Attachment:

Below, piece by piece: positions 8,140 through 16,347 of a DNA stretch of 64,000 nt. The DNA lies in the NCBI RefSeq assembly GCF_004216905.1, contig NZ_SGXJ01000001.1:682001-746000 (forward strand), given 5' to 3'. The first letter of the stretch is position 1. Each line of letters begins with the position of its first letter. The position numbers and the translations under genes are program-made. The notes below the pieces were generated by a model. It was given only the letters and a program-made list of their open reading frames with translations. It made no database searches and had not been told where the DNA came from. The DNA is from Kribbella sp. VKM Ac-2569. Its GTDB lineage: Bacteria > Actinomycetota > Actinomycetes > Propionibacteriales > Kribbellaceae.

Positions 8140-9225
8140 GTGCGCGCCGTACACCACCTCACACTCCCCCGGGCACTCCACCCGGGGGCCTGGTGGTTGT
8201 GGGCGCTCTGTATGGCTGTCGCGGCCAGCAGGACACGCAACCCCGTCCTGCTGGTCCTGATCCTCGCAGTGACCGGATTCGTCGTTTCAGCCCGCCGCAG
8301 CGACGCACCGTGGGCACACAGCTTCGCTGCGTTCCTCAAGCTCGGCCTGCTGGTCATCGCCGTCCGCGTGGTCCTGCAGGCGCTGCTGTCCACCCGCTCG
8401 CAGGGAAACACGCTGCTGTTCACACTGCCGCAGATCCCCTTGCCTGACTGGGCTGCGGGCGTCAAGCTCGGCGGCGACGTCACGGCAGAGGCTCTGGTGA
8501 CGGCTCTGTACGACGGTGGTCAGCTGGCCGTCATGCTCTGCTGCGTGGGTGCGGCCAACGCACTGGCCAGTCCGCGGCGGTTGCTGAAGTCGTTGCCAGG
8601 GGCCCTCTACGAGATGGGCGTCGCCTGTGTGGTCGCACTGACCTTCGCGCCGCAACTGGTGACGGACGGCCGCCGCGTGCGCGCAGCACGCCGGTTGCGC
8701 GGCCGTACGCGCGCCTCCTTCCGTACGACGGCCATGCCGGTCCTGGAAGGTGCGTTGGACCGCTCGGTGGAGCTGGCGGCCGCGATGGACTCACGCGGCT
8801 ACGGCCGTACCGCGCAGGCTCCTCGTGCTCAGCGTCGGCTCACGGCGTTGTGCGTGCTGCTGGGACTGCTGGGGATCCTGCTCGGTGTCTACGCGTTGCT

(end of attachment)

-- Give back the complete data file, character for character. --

Below, piece by piece: positions 8,140 through 16,347 of a DNA stretch of 64,000 nt. The DNA lies in the NCBI RefSeq assembly GCF_004216905.1, contig NZ_SGXJ01000001.1:682001-746000 (forward strand), given 5' to 3'. The first letter of the stretch is position 1. Each line of letters begins with the position of its first letter. The position numbers and the translations under genes are program-made. The notes below the pieces were generated by a model. It was given only the letters and a program-made list of their open reading frames with translations. It made no database searches and had not been told where the DNA came from. The DNA is from Kribbella sp. VKM Ac-2569. Its GTDB lineage: Bacteria > Actinomycetota > Actinomycetes > Propionibacteriales > Kribbellaceae.

Positions 8140-9225
8140 GTGCGCGCCGTACACCACCTCACACTCCCCCGGGCACTCCACCCGGGGGCCTGGTGGTTGT
8201 GGGCGCTCTGTATGGCTGTCGCGGCCAGCAGGACACGCAACCCCGTCCTGCTGGTCCTGATCCTCGCAGTGACCGGATTCGTCGTTTCAGCCCGCCGCAG
8301 CGACGCACCGTGGGCACACAGCTTCGCTGCGTTCCTCAAGCTCGGCCTGCTGGTCATCGCCGTCCGCGTGGTCCTGCAGGCGCTGCTGTCCACCCGCTCG
8401 CAGGGAAACACGCTGCTGTTCACACTGCCGCAGATCCCCTTGCCTGACTGGGCTGCGGGCGTCAAGCTCGGCGGCGACGTCACGGCAGAGGCTCTGGTGA
8501 CGGCTCTGTACGACGGTGGTCAGCTGGCCGTCATGCTCTGCTGCGTGGGTGCGGCCAACGCACTGGCCAGTCCGCGGCGGTTGCTGAAGTCGTTGCCAGG
8601 GGCCCTCTACGAGATGGGCGTCGCCTGTGTGGTCGCACTGACCTTCGCGCCGCAACTGGTGACGGACGGCCGCCGCGTGCGCGCAGCACGCCGGTTGCGC
8701 GGCCGTACGCGCGCCTCCTTCCGTACGACGGCCATGCCGGTCCTGGAAGGTGCGTTGGACCGCTCGGTGGAGCTGGCGGCCGCGATGGACTCACGCGGCT
8801 ACGGCCGTACCGCGCAGGCTCCTCGTGCTCAGCGTCGGCTCACGGCGTTGTGCGTGCTGCTGGGACTGCTGGGGATCCTGCTCGGTGTCTACGCGTTGCT